Discussion-Based Learning



Facilitating group discussions around a particular topic or technique can be an extremely valuable pedagogical technique – discussion-based learning in particular can lead to better practical knowledge and potentially improved long-term knowledge retention when compared to the more traditional format of lecture-based learning.

What is Discussion-Based Learning?

When we talk about ‘discussion-based learning’, we’re talking about taking a discussion-led approach, whether this is through physical or digital conversation, rather than a passive approach (such as lecturing, reading or watching) to teaching.

Designing for discussion-based learning involves thinking beyond simple questions and prompts themselves, and this is true whether the students are participating in discussions online, through an app, or in a physical classroom.

Fortunately, mobiles and apps lend themselves perfectly to discussions and conversation since we’re all so used to turning to our phones every day to talk to and communicate with others.

Introducing Discussions in Workshop

At Workshop we’ve introduced discussions as a way for you to talk to your peers and learn from one another. Our aim here is to create an environment where students want to contribute to not only help solidify what they’ve learnt, but also to help others out with tips or tricks that they might not have picked up through watching the videos alone.

You can now head to any video in the app to access a discussion:

1. Open any video within a session, or workshop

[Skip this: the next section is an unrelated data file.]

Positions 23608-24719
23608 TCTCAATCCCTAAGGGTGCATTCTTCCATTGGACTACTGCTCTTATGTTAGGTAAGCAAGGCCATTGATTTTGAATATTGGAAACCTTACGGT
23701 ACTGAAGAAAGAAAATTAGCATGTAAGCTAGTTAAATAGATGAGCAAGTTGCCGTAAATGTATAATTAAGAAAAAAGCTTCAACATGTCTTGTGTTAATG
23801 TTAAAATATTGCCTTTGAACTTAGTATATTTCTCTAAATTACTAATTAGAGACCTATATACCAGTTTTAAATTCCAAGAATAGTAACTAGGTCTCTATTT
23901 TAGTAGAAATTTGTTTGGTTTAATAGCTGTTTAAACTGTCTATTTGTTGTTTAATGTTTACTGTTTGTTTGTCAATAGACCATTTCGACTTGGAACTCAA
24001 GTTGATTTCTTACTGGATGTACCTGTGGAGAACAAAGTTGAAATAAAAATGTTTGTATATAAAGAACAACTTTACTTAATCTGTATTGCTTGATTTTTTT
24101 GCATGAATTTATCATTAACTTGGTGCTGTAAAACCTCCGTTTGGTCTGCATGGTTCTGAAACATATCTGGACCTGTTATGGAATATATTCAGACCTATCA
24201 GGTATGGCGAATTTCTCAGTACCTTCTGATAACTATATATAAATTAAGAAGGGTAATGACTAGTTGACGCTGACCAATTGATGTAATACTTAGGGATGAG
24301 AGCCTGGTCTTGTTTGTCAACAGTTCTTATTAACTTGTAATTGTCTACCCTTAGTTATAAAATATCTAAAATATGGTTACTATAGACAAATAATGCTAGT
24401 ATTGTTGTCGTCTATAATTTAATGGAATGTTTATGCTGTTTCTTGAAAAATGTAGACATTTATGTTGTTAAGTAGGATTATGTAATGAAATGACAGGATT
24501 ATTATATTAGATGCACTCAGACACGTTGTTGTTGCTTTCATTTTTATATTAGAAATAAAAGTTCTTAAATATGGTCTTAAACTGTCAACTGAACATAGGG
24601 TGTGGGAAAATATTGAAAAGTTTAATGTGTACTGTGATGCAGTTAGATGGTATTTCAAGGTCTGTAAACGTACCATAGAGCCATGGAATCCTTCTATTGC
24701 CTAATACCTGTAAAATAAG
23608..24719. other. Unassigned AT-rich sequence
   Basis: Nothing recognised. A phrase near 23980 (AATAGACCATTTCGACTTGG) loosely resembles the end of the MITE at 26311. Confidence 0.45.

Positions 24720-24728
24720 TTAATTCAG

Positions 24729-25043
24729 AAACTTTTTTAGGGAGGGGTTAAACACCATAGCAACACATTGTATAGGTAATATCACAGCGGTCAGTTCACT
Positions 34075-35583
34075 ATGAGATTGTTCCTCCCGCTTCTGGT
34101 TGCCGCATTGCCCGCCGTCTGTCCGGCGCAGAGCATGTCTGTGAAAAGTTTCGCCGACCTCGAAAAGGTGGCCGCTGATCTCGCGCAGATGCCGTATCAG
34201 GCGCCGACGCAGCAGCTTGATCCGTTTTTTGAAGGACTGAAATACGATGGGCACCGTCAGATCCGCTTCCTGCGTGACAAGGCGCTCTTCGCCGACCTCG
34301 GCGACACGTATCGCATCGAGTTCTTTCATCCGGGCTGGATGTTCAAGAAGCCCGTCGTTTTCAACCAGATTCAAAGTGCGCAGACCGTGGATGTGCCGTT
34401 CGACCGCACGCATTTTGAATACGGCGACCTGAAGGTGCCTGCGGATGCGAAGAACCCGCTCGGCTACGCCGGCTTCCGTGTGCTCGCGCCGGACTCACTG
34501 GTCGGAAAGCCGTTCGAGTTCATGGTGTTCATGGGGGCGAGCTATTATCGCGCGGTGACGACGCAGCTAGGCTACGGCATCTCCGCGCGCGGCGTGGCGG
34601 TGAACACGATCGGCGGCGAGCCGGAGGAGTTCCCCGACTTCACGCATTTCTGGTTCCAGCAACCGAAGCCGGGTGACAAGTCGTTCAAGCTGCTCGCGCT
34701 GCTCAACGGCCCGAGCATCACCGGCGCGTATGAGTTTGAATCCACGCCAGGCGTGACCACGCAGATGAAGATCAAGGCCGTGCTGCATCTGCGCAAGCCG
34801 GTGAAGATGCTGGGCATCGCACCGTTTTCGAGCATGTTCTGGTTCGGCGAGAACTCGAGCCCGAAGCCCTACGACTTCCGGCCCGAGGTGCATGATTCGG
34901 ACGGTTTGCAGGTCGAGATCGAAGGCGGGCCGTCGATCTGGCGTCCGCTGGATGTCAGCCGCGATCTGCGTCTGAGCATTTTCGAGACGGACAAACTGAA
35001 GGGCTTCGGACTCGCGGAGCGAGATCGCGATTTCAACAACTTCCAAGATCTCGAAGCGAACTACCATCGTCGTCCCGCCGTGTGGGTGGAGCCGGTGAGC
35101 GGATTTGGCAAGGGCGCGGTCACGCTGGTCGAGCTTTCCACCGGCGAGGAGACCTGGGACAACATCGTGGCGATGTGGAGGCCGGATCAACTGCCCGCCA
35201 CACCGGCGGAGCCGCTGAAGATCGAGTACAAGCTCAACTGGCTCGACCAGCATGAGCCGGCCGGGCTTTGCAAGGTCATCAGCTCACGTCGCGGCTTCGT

2. Tap the chat icon in the bottom left of the screen

3. To get involved with the discussion, simply type your message, and hit send


Discussions are focused around the step being watched, so if you have anything to add or need anything clarifying, go to the discussion and type away.

Why is Discussion-Based Learning Important?

You may have seen the forgetting curve infographic that says that most people only recall 10% of information learned within just 72 hours in passive learning environments.

Discussion-based learning can help reverse this curve – in fact, research shows that retention rates can be as high as 70% over the same 72 hour window when social learning approaches, which includes discussion-based learning, are used.

This is our first step towards creating a truly social learning experience within Workshop – we’re not here to rely on traditional learning techniques which see low recollection and recall rates!

As always, we’d love to hear your feedback and suggestions – so please get in touch.